The decision on the main challenge is legally defensible but taken with other recent cases Knights_S_146668relating to ECHR, art 8 (including the linked case of Agyarko and Hesham Ali) it represents a far more conservative approach in this area as compared to the line of art 8 cases emanating from the House of Lords a decade ago including Huang, Chikwamba, EB Kosovo, Beoku-Betts and ZH (Tanzania)). Given the stark impact the new rules have it is not impossible to see how a different conclusion might have been reached. Thousands of spouses including those with settled children in the UK with far from unusual circumstances will not in practice be able to meet the threshold stated in the rules. Instead they will have to rely upon a surely narrow strip of discretionary decision-making outside the rules.

The judgment referred in its legal analysis to a line of authority relating to deportation of foreign nationals convicted of crimes in the country where they reside. The policy considerations at large for such a category of individuals is of course entirely different to those who are in genuine relationships and simply wish to join their spouse and family in the UK. Additionally, whilst the Government accepts there is no cap on the numbers of spouse applications, the stated intention to reduce migration overall (as opposed to a generalized policy of control over immigration) surely must be of far more limited weight for this category.

Whilst a stated aim – namely to ensure that the couple do not have recourse to welfare benefits – is an entirely legitimate one, the new rules represent a radical departure in their impact from the previous rules which manifestly had a similar aim. The principle of a MIR per se is not objectionable as the Court states (see Konstantinov v Netherlands cited at para. 84) but the impact of the new threshold is surely a relevant consideration in considering compatibility. Moreover, whilst it was said that the earlier rule required a complex assessment, it is not obvious that the new rules will in practice be less complex for decision-makers given the obligation to look at cases pursuant to ECHR, art 8 outside the rules. What they certainly do is have a chilling effect on applications in the first instance as the application fee is high and many will not want to incur a non returnable fee in circumstances where they plainly do not meet the MIR.

Overall, it is surely an unfortunate result where the rules have “caused, and will continue to cause, significant hardship for many thousands of couples who have good reasons for wanting to make their lives together in this country, and to their children” (para. 80).  The Court also notes that the MIR may constitute a permanent impediment to many couples and that female sponsors are disproportionately affected, because of the persisting gender pay gap, as well as sponsors from certain ethnic groups (para. 81).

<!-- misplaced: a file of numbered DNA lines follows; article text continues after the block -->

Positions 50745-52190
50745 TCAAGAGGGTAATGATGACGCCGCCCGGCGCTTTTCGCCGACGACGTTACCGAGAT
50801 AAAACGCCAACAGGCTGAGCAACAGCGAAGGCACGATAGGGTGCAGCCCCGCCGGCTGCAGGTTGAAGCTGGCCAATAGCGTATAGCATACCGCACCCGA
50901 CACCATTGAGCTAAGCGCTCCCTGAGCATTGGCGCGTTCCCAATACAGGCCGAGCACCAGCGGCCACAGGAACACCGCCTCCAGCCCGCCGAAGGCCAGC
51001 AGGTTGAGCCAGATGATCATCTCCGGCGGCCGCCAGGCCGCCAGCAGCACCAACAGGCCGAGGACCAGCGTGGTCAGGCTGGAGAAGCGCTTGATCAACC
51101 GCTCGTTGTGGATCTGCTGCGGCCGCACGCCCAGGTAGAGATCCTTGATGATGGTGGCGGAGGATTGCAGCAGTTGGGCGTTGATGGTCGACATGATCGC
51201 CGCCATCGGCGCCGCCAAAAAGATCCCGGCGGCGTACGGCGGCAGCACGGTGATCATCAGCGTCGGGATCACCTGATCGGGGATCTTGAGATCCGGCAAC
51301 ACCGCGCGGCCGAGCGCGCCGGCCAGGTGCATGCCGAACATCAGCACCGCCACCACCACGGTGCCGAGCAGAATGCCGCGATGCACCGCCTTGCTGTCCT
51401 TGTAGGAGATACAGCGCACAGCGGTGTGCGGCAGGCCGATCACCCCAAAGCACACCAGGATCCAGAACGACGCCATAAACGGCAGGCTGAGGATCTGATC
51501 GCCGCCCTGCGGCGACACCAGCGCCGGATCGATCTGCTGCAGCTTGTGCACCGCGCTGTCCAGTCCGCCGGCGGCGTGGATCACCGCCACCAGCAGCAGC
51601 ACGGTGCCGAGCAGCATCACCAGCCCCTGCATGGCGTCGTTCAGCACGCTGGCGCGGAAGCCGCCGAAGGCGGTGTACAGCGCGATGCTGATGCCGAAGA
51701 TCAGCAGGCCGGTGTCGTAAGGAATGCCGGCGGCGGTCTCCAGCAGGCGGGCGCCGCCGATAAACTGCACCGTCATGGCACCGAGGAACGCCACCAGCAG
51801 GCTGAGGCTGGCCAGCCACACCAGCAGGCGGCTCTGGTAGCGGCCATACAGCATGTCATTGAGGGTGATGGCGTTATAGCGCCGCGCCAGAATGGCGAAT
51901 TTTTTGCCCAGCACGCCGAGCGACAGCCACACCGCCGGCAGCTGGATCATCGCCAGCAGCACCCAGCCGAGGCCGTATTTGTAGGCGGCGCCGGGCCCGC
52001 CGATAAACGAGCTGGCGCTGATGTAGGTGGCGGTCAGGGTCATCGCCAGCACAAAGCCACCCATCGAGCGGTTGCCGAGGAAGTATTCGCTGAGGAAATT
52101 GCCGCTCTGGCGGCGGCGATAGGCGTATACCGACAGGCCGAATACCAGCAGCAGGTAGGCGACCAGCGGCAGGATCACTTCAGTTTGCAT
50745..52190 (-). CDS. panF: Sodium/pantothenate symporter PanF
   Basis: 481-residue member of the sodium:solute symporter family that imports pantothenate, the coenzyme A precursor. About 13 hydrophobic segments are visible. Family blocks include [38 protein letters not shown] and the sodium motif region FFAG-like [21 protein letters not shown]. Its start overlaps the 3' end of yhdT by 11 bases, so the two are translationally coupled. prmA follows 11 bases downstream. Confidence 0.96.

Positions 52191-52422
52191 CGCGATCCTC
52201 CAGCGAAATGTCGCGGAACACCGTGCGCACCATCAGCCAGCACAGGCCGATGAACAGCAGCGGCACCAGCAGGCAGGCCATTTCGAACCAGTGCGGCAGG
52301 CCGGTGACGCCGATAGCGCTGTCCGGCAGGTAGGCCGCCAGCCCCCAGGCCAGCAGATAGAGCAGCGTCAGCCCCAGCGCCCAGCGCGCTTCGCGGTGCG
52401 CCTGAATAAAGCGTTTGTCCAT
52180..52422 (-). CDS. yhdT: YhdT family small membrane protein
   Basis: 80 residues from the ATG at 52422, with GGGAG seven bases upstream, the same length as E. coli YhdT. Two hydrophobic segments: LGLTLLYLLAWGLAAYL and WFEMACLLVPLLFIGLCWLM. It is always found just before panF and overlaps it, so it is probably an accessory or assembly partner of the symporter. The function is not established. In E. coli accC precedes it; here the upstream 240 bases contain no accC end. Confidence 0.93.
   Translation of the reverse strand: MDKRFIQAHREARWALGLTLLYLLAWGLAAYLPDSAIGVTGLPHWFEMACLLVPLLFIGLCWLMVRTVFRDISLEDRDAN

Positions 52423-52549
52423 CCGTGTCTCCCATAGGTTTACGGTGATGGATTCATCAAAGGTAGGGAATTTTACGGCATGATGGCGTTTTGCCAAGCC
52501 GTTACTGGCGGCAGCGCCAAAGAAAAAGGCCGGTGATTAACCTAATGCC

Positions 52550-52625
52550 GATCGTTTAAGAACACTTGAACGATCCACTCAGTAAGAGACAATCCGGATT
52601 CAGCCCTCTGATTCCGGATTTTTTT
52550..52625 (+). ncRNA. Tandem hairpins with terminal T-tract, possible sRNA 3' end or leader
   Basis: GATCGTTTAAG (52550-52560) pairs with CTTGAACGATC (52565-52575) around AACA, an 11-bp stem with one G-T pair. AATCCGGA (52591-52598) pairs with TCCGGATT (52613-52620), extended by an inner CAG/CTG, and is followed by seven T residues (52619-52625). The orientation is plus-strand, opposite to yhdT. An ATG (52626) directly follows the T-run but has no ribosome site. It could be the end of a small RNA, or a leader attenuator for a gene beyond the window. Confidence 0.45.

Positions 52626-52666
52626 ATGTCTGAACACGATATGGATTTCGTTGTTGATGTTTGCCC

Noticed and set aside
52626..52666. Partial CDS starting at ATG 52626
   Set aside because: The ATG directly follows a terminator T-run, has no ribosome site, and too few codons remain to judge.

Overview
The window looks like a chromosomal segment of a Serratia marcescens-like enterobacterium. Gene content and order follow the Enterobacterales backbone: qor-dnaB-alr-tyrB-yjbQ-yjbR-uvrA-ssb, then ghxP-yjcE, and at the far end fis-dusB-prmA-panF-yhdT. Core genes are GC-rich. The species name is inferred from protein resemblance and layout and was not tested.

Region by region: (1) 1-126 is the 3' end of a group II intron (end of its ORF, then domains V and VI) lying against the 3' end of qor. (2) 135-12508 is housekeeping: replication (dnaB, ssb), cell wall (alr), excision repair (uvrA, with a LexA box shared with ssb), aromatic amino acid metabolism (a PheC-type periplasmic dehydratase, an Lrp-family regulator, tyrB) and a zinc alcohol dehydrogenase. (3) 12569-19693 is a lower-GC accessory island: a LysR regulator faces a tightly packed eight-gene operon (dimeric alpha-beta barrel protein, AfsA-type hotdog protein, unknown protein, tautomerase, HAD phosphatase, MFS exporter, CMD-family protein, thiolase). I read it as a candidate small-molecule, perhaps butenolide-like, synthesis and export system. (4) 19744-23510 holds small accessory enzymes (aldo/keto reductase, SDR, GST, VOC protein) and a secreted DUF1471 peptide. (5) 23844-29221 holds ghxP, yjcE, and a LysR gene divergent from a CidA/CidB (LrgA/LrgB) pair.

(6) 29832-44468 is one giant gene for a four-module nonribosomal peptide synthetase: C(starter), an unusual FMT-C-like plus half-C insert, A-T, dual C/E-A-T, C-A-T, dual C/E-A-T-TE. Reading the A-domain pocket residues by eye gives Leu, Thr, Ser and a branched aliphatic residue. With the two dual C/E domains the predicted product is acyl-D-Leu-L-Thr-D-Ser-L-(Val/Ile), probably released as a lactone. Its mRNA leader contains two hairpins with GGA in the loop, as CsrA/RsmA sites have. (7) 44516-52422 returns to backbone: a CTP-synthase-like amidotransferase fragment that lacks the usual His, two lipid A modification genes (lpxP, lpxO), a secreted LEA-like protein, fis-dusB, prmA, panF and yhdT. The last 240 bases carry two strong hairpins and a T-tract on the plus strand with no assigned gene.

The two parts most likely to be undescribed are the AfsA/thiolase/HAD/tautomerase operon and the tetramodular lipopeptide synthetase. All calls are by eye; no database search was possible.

As regards the question of whether the framework was compatible with the best interests of a child principle, the spouses were successful. The Court had no doubt that the framework was not so compatible as the rules and instructions failed to treat those interests as a primary consideration and were unlawful (paras. 91-92). Thus the Court directed at para. 91 that the guidance should be amended in line with the principles set out in Jeunesse v Netherlands.

Finally, the Court considered the issue of alternative sources of funding and in particular the issue of third party funds or the entering spouses income potential. This was relevant to the case of MM where as the Court noted “there is a strong case on the merits for admitting her consistently with the general objectives of the new rules”. MM was a pharmacist with good prospects of finding skilled employment (para. 93) but whose spouse did not meet the MIR and exemplifies a significant category of individuals for whom the new rules present a problem. The Court held that the decision made not to permit reliance on such sources for the general rule was permissible but that case workers should be able to have regard to such sources in considering the application outside the rules. The Court’s concluded at para. 101 that the instructions to ECOs needed revision and invited consideration of whether it would be more efficient to revise the rules themselves to indicate circumstances in which alternative sources of funding should or might be taken into account, rather than simply to revise the guidance. This conclusion is obviously in line with the overall decision but for the reasons stated above represents in the writer’s opinion a missed opportunity to require a clear, fair and workable rule compatible with ECHR, art 8 which would allow the applicant to make an accurate assessment on the basis of the rule itself as to whether they will be admitted.

At the date of writing it us understood that the SSHD has yet to indicate how she intends to rectify the defects in the instructions.

Please see Part One here.